Not all followers make good leaders, and not all leaders make good followers. The challenge arises when a leader begins to believe that they are above obeying the process, the rules, the parameters in which they are leading and thus forget that to command one must first be able to obey.
I have unfortunately experienced this many times in my life. I saw leaders who broke the rules, disregarded the process and even considered themselves above all that because of their title or position. What they brought to that table “warranted a different set of circumstances” than the ones everyone else operated within. I saw a leader take donated funds to pay their home electric bill, saying that “I need to get paid which this time means my light bill.” When asked why they should get paid when everyone was a volunteer, they noted that as the talent they operated at a different standard. Wow! And it was hard to watch their leadership ignore this infraction because they needed them to do the job. Wow again!
I saw an employee discover an executive inappropriately using a company credit card. They reported it to their boss and it went all the way up the chain to the CEO. It was dismissed as no big deal. When I asked the CEO why they dismissed it, they sat me down and “explained” (we call this man-splaining now) how it worked. I then reminded them that they were setting an example to everyone down the food chain of how wrong behaviors will be overlooked for some, corrected for others. They then man-splained how naive I was and that I didn’t understand how business really worked. Needless to say that experienced truly opened my eyes and reminded me that leaders who are not able to obey may have a leadership title, yet they are not Leaders.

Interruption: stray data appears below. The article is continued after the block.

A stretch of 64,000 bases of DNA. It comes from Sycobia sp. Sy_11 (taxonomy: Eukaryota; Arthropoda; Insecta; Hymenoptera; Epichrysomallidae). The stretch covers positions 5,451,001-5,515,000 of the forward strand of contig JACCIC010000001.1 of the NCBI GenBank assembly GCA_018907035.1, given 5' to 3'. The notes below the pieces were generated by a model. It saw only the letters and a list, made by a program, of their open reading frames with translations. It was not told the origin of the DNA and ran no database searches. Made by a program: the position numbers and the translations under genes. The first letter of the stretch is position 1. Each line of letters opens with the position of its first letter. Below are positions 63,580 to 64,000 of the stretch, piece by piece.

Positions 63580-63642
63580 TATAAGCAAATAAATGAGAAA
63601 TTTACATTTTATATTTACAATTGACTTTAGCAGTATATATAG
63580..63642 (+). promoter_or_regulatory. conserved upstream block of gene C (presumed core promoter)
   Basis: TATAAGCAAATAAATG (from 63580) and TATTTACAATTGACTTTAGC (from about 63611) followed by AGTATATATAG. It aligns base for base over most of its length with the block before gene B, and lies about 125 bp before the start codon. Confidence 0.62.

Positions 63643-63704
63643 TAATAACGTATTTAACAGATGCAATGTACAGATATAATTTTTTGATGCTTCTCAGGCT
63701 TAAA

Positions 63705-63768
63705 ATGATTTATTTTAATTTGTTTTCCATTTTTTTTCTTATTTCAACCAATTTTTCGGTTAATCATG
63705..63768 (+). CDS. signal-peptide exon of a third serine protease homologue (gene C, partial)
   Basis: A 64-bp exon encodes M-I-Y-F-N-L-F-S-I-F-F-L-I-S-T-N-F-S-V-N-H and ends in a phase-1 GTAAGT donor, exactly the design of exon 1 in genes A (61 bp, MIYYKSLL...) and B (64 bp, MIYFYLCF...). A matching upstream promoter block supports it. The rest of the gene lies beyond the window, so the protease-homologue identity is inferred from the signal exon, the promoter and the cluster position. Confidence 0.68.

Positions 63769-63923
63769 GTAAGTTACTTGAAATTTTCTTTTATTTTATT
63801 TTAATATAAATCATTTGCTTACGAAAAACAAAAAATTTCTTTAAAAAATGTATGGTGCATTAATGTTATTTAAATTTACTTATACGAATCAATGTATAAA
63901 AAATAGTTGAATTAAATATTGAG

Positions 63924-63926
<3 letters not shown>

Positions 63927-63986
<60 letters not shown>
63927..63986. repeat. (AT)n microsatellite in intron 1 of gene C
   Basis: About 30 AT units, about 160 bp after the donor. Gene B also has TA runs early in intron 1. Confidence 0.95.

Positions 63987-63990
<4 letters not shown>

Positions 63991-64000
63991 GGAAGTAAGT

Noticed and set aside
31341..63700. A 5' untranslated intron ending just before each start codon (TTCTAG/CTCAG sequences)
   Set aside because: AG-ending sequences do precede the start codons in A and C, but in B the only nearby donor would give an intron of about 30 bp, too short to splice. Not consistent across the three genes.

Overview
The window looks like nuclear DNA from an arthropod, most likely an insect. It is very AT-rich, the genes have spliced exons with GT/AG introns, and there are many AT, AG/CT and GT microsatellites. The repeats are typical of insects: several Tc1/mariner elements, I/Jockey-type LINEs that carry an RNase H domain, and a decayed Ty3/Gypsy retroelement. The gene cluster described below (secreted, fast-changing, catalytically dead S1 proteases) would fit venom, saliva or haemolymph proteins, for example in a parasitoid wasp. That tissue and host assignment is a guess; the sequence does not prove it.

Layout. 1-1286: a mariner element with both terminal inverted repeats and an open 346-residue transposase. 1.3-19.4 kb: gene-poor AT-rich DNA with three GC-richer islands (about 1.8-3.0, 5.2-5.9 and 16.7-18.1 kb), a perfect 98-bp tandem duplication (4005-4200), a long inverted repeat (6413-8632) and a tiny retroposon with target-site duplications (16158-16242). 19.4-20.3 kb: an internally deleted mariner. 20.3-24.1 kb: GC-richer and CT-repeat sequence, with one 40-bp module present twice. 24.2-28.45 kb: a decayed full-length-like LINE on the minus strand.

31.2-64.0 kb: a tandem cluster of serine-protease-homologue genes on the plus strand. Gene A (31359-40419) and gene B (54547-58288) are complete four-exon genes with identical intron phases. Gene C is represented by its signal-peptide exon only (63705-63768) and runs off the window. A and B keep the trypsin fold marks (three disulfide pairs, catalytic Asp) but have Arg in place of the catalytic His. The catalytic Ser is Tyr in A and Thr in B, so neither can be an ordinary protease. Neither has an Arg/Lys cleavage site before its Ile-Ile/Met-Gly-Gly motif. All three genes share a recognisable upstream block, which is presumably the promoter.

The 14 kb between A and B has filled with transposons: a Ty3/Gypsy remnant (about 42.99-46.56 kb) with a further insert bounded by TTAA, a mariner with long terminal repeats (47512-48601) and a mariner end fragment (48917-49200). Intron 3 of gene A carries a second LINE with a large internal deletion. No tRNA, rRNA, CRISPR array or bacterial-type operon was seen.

When we serve in a leadership role we need to remind ourselves that everyone is watching…everyone! How we obey and lead through the rules, parameters, and guidelines speaks volumes to the people in our charge. No one is above obeying and no one is too low on the totem pole to be a leader. The question we have to ask ourselves each day is, “How well am I leading and following, and how do my actions help the group move forward?” When we fail to do both dies – obey and lead – we fail all together.